Metatalktail Hour: Change Your Mind! August 17, 2019 5:35 PM   Subscribe

Good Saturday evening, MetaFilter! This week, ricochet biscuit wants to know, "What is the last thing you changed your mind about?"

As always, this is a conversation starter, not limiter, so tell us everything that's up with you! And send me ideas for future metatalktails!
posted by Eyebrows McGee to MetaFilter-Related at 5:35 PM (72 comments total) 1 user marked this as a favorite

My yard plans are always subject to a change of mind. Today I planned on cutting many of the tree branches encroaching on the roof with my [borrowed] pole saw. After two branches I changed my mind and called it a day.

I heart professional arborists today more than ever.

Also, I was planning on making a new flower bed in my yard by smothering the grass with cardboard/compost/mulch, but I decided this week that I’m going to just dig up the sod with the $10 manual sod cutter rented from the neighborhood hardware store. If I can prep the garden bed in time to sow native meadow seed in October, then I can get a jump start on next year’s growing season as opposed to buying more expensive plants and waiting for the cardboard to decay.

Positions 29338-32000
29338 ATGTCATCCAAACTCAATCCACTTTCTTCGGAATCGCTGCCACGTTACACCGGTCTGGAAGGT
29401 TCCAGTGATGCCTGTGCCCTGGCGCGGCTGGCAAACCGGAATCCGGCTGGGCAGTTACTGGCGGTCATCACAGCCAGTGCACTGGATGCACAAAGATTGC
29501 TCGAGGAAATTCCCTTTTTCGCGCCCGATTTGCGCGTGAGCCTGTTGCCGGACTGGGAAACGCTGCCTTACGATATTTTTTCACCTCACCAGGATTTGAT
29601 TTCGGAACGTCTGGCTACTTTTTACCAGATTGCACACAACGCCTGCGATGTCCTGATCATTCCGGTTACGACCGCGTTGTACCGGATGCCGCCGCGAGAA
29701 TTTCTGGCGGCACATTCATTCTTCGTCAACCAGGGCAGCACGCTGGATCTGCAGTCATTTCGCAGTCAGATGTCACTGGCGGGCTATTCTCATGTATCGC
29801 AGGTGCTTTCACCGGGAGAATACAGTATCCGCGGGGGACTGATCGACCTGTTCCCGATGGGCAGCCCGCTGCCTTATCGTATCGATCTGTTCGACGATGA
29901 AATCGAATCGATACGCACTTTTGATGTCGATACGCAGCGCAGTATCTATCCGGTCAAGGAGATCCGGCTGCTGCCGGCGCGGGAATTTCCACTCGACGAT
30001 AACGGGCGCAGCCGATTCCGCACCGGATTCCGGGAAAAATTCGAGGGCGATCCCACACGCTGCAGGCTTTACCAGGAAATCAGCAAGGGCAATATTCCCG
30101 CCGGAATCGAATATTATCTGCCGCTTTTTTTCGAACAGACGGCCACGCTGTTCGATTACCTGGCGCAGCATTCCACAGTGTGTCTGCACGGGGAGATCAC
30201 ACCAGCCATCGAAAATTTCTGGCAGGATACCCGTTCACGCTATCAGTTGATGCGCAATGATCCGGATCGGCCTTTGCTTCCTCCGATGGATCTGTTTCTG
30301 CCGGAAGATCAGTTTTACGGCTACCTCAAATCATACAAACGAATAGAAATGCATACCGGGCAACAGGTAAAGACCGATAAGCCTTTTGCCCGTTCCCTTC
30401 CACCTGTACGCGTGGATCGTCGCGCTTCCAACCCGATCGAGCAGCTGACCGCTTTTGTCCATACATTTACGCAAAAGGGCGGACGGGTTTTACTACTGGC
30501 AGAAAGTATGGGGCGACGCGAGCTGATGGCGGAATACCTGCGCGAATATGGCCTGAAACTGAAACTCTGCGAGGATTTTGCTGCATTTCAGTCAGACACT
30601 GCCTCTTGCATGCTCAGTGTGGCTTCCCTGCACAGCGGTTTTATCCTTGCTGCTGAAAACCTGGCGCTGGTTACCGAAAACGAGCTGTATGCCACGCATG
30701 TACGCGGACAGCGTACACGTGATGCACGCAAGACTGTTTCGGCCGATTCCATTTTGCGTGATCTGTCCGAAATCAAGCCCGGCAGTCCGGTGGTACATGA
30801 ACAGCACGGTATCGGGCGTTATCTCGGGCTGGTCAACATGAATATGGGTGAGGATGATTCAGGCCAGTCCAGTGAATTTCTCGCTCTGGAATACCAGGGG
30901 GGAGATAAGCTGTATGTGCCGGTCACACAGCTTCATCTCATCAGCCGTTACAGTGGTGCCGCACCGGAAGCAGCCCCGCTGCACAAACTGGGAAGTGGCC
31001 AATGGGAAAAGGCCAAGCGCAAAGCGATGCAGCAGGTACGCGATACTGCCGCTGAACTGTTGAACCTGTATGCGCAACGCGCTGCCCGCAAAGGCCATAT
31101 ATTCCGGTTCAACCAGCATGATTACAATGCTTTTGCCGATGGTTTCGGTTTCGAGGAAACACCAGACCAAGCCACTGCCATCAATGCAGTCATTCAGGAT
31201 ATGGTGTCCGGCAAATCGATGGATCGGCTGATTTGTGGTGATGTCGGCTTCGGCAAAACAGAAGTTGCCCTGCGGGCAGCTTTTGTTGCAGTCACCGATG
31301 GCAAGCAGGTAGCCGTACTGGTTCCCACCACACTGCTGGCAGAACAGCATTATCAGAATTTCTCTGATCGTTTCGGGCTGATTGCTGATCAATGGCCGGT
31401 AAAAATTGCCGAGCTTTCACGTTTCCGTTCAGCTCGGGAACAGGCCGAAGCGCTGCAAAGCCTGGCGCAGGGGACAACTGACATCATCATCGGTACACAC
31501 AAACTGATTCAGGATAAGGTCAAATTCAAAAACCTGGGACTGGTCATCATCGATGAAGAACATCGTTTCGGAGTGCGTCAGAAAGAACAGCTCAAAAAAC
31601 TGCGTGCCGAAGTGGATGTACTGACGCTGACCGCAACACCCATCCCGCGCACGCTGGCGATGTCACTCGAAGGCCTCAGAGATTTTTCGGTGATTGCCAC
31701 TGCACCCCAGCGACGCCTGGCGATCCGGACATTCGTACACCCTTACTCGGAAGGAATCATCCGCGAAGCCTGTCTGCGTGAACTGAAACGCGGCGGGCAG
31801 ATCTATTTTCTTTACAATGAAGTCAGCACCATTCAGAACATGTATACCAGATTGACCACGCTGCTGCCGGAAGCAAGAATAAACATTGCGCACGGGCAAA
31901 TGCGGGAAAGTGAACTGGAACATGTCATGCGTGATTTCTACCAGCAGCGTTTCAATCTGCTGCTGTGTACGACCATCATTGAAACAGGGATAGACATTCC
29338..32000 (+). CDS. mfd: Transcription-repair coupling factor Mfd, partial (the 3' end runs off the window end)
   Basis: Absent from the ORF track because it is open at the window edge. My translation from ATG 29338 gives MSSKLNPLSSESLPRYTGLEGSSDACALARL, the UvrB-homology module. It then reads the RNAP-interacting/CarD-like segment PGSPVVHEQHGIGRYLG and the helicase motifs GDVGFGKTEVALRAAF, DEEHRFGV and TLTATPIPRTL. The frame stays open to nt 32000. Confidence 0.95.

I keep thinking that if I do the hard work now, I won’t have to do as much work in the coming years, but I’m starting to realize that as long as there is grass in my yard I will be working to grow something cooler than a lawn. This may be my life’s work, as opposed to the job that pays me money to cover my mortgage and property taxes.
posted by Maarika at 5:56 PM on August 17 [8 favorites]


I grew up as the weird child who preferred whole wheat bread, went through a substantial portion of my 30s thinking it had started tasting unpleasantly bitter, and recently went back to it again. I can't identify any reason why it tastes different. It just does. I have also recently realized that I now like orange life savers, the bane of my childhood, but I admit I probably hadn't had one in twenty years before I impulse bought a pack last week, so I have no idea when that really changed.
posted by Sequence at 6:07 PM on August 17 [4 favorites]


It can be the existence of an afterlife, it can be the best pizza toppings. Myself, I was stuck in a rut in my freelance job, pouring way too much time and energy into a foundering project that was poorly launched (thanks to my early errors). I decided to ease off on that and focus on another project which requires similar amounts of time and resources and which reaps rewards an order of magnitude higher, financially and emotionally. I will relaunch the other project with better groundwork next year, now that I have seen what will work better.